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From the author of "What Colleges Don't Tell You," 250 secrets for raising "the" kid colleges will compete to accept
The headlines prove it: Competition for admission to America's top colleges is more cutthroat than ever. Gone are the days when parents could afford to let high school guidance counselors handle the admissions process alone-gone, also, are the days when a student could wait until senior year to prepare for it. As Elizabeth Wissner-Gross, a highly successful educational strategist, knows from working for over a decade with hundreds of middle- and high school students and their parents, if you want to raise a kid colleges will compete for, you must act, early and aggressively, as opportunity scout, coach, tutor, manager, and publicist-or be willing to watch that acceptance letter go to someone whose parents did.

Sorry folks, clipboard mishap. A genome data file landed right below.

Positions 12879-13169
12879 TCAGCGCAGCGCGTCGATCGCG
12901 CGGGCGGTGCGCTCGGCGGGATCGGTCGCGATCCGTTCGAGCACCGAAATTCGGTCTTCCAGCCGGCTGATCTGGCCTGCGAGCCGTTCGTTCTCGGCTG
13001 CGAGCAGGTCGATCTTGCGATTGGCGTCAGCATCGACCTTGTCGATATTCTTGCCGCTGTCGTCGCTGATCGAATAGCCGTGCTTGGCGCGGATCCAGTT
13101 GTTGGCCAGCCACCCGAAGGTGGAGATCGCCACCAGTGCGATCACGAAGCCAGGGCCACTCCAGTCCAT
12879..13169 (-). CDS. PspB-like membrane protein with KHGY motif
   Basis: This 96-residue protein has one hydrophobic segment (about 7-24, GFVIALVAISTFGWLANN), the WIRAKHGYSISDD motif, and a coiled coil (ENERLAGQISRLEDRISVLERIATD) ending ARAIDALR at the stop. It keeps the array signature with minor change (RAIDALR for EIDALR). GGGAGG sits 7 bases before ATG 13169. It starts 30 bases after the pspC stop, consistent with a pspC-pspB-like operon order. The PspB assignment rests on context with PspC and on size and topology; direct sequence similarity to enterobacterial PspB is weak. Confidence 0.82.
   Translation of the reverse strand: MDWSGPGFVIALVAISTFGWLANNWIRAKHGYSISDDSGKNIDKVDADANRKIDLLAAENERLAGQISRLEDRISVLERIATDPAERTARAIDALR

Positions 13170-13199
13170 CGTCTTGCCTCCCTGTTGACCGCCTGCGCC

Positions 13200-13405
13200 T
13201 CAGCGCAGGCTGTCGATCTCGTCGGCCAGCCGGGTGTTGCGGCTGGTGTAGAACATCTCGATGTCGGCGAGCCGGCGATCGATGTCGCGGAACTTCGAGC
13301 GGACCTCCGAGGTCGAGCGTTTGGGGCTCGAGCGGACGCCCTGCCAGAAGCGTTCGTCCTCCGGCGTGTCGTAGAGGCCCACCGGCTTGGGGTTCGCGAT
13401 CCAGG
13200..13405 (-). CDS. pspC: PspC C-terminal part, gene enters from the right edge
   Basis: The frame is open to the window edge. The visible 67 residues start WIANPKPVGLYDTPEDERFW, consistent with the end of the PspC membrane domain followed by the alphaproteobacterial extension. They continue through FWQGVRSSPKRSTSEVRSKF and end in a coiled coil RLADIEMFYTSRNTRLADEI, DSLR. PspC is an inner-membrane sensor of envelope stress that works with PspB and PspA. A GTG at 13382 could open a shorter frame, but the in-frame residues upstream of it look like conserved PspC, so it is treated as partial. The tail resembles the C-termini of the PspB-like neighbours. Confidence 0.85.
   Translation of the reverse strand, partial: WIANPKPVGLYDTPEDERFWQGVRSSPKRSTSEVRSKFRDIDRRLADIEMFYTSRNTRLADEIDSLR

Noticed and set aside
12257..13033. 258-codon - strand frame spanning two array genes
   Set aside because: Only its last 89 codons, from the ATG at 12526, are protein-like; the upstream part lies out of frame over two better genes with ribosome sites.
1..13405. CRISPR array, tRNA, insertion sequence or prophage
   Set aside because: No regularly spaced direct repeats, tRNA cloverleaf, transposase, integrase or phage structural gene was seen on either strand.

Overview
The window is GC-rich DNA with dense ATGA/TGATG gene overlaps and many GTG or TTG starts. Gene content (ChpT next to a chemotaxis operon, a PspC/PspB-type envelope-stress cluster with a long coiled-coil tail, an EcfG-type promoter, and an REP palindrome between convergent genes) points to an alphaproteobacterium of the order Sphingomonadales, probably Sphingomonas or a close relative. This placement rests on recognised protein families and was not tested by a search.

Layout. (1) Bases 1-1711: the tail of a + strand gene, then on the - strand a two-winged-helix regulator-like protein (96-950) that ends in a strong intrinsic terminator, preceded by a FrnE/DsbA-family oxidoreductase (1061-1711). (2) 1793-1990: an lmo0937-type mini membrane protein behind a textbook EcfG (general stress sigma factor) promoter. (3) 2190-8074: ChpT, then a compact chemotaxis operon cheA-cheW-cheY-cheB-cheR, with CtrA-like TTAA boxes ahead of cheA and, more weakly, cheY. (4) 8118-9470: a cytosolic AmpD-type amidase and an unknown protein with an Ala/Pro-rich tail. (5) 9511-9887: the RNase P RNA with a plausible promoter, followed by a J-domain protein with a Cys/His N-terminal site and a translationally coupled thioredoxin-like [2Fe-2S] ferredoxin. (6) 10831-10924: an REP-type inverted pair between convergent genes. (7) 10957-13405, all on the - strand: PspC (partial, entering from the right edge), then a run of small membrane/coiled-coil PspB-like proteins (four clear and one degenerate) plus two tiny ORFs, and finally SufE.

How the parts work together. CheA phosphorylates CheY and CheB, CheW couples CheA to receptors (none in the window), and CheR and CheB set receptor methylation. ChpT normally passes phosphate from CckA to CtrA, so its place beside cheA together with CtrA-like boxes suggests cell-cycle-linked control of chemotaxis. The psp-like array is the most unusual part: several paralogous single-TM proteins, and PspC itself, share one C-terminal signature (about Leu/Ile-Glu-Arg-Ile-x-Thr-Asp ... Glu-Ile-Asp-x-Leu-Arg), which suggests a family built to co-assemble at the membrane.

"What High Schools Don't Tell You" reveals 250 strategies to help parents stack the admissions deck in their kid's favor, gleaned from Wissner-Gross's expertise and from interviews with parents of outstandingly high achievers-strategies that most high school guidance counselors, principals, and teachers simply don't know to share. From identifying exactly which academic credentials will wow an admissions committee to which summer programs and extra-curriculars can turn an ordinary applicant into a must-have, "What High Schools Don't Tell You" demonstrates how hands-on parental involvement early in a child's high school career is essential to achieving college admissions success.
About the Author
Elizabeth Wissner-Gross, trained as a journalist, has for ten years succeeded in helping students, including her own children, gain admission offers to Harvard, Princeton, Yale, MIT, and other competitive colleges.